It cost a fair bit of money and time for “just need to be given the restart drill” to get a retired racehorse to the level that average low level sport horse owner/rider can handle. “Market forces” at this time hardly ever allows this to be profitable. Let alone covering expenses.

        I posted a fabulous Hunter type mare on our Face Book page. Lovely mover and very good jumper, perfect lead changes. But not a push button ride. I was only asking a few thousand dollars. She and her videos got at last check over 5,000 views! Over 40 very complementary comments and lots of “shares”. ONLY 3 people showed genuine interest.

  • Patricia Diers

    What a beautiful horse. disgusts me beyond words how people can do this…I am so happy he had a happy landing after all– No more “Rough C’s” for him.

  • Bella

    It is truly a sin and a tragedy that such a thing as “kill pen” for these magnificent horses could even exist. It shakes me to the core to know what these wonderful animals endure when they are headed for the end of their lives. May God bless anyone who rescues them and all those who work hard to make people aware of these terrible circumstances that fall into the innocent horse.They do not deserve this fate,,never, ever.

    • CEOmike

      You can give $5000 a year to board a horse at a rescue if you are so concerned.

      • Annette Kingerski

        I charge my client’s OTTB rescue $2,700 per year: full board with turnout, deworming, and some meds (all med application free as well)

  • madelin

    horse slaughter just really saddens me i mean why just why.

  • Always Curious

    There is nothing like seeing your horse looking at you through your window:):)

    • Jennifer Witkowski

      Agreed! I have the dream!

  • ctgreyhound

    It’s a throw away society. That’s evident on a daily basis. But for Rough C’s Ahead the seas parted & there’s smooth sailing from now on. His worth has been validated & the good life is his reward.

  • He is a handsome fellow. Good luck in the makeover. The pic of you two is great.

  • Marilyn Shively

    This is foaling season– Rough was once a foal with someone’s hopes and dreams attached to him – how do these once beloved foals, turned into race horses, wind up in the pipe line to hell —

    • whirlaway

      When the dreams do not come true some owners are too quick to forget about that once little foal that filled them with hope.

    • CEOmike

      By trainers and tracks and fans demanding enough horses to run every 60 days until they are 4 so race cards can be filled.

  • MaryW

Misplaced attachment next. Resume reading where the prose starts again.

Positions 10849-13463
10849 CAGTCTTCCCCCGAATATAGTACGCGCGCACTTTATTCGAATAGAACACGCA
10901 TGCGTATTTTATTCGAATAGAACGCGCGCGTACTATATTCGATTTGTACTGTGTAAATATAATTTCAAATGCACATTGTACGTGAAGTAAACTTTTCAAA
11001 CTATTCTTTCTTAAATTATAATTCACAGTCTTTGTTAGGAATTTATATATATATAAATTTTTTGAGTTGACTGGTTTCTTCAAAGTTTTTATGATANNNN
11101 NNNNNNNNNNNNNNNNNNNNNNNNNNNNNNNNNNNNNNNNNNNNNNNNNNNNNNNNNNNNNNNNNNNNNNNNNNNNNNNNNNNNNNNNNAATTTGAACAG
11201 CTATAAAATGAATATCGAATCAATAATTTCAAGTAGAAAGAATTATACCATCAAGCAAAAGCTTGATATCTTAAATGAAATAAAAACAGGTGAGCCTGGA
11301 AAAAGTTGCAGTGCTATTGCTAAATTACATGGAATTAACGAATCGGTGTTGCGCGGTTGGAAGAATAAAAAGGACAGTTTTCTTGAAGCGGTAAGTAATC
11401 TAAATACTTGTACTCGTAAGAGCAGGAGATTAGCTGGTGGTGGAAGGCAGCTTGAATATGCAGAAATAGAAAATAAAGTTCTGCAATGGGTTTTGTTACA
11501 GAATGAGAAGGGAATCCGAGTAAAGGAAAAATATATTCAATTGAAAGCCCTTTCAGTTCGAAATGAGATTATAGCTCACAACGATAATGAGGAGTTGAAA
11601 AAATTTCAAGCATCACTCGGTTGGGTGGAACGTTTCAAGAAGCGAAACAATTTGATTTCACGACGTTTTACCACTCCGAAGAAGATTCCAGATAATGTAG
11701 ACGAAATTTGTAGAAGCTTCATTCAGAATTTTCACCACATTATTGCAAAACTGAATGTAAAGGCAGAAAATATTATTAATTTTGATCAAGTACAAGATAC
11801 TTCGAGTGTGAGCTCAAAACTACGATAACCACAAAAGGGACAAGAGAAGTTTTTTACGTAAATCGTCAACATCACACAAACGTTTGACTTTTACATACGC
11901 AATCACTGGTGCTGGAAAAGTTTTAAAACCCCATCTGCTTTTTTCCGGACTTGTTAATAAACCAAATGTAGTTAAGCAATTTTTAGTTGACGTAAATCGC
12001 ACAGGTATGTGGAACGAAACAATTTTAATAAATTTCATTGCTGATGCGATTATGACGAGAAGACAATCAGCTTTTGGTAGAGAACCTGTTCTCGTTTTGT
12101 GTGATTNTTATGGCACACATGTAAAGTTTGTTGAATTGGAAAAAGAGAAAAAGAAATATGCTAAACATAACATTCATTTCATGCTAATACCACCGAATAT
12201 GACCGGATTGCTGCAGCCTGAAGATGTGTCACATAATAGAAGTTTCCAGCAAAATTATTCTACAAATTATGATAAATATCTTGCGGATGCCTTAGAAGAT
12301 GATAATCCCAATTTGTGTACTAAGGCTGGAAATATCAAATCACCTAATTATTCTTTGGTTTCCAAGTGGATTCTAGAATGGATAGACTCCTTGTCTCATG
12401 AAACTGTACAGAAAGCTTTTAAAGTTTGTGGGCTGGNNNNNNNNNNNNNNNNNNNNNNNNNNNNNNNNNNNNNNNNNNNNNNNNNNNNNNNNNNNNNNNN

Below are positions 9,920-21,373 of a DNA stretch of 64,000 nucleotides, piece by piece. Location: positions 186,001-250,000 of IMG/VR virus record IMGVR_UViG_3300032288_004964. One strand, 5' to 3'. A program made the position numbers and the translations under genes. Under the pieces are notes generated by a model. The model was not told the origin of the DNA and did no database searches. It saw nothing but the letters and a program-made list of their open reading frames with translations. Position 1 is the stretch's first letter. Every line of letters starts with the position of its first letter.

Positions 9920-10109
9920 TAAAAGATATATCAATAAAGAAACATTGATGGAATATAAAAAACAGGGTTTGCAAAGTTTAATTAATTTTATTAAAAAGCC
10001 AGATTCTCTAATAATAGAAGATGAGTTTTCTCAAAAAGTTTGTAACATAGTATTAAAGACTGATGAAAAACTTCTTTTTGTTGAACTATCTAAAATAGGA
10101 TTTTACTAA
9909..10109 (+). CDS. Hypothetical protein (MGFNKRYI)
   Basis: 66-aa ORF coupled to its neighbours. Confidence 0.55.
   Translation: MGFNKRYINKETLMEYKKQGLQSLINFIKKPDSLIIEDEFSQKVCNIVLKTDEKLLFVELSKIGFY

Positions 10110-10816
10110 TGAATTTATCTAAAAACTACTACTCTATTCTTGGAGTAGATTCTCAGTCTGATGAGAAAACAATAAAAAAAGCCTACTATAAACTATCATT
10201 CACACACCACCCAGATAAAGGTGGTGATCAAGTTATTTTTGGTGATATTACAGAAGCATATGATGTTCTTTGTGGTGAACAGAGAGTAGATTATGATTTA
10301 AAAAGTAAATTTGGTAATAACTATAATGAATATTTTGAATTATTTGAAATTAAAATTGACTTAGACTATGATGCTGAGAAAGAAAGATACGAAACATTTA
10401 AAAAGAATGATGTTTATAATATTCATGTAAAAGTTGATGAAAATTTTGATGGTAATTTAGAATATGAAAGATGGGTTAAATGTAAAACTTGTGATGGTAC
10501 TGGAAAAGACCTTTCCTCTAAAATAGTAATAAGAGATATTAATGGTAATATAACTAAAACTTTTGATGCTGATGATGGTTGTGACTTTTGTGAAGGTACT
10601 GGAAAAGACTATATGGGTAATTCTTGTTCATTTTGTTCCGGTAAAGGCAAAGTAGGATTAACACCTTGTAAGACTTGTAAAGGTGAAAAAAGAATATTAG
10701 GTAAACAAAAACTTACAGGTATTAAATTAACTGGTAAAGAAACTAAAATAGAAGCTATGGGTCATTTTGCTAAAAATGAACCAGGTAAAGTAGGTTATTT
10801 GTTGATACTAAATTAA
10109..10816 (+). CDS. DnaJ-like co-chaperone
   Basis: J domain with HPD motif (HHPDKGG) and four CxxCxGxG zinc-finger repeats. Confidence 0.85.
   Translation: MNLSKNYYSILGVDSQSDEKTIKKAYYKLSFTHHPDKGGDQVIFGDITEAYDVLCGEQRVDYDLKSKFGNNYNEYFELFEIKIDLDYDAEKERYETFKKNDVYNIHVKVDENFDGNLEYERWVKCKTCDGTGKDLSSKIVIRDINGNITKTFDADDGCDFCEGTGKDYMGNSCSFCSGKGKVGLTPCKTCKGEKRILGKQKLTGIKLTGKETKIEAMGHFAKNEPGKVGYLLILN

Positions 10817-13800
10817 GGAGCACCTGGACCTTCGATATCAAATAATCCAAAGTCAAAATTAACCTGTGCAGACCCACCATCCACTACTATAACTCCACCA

Sweet Rough. His plight has been followed by many. The LA Racing Commission need to develop a process to regulate this travesty. Boyd Gaming needs to enact a policy where anti-slaughter regulations apply to all, not just guys with stalls. And all, the commission, breeders association and tracks need support an option which right now is Gulf Coast Thoroughbred Association. And this all needs to be overseen by Jockey Club and National HBPA. The entire industry needs to step up and develop string anti-slaughter policies in Louisiana and support responsible options.

    • CEOmike

      Impossible because if all slaughters were stopped there would tens of thousands of horses accumulating every year to be cared for for the next 20 years. Its nice to say we are virtuous it is another to actually pay the price to be. When was the last time you gave $5,000 so a horse could be kept in rescue for a year

      • beautiful fairy princess

        Actually, I pay full board on my daughters retired show horse (now 24) and 7, count em, 7 rescues from the kill pen at $250 (field board) each. I am just a plain old person who lives close to the Rotz kill pen in Shippensburg, Pa and try to help the older ones that get dumped. In addition, I try to a little here and there to some small, local rescues. I work extra hours to do this because it is important to me and I am outraged by those that make money off these animals and then dump them.

      • Mary Jo

        “Impossible”?? How do you know? Without slaughter fewer horses would be stolen and fewer well-intentioned owners would be conned into turning their beloved horses to kill buyers. The entire racing/breeding industry must at least try. And, BTW, if a horse can really, really not be cared for slaughter is NOT the answer. What about euthanizing the horse instead? Yes, that would cost money, but if you can’t afford that then you shouldn’t have owned a horse to begin with.

      • MaryW

        My comment was not in reference to the legality of slaughter or the 100,000 other horses of various breeds. My post is regarding the Louisiana TB industries lack of aftercare for athletes. TBs are useful and valuable and they earned a responsible retirement. maybe re-read my comment.

  • Delrene

    What a beautiful sweet boy. Thank you to all who brought him safe passage through some rough water. Enjoy him for years to come. You are both adorable together.

  • Exhausted Race Fan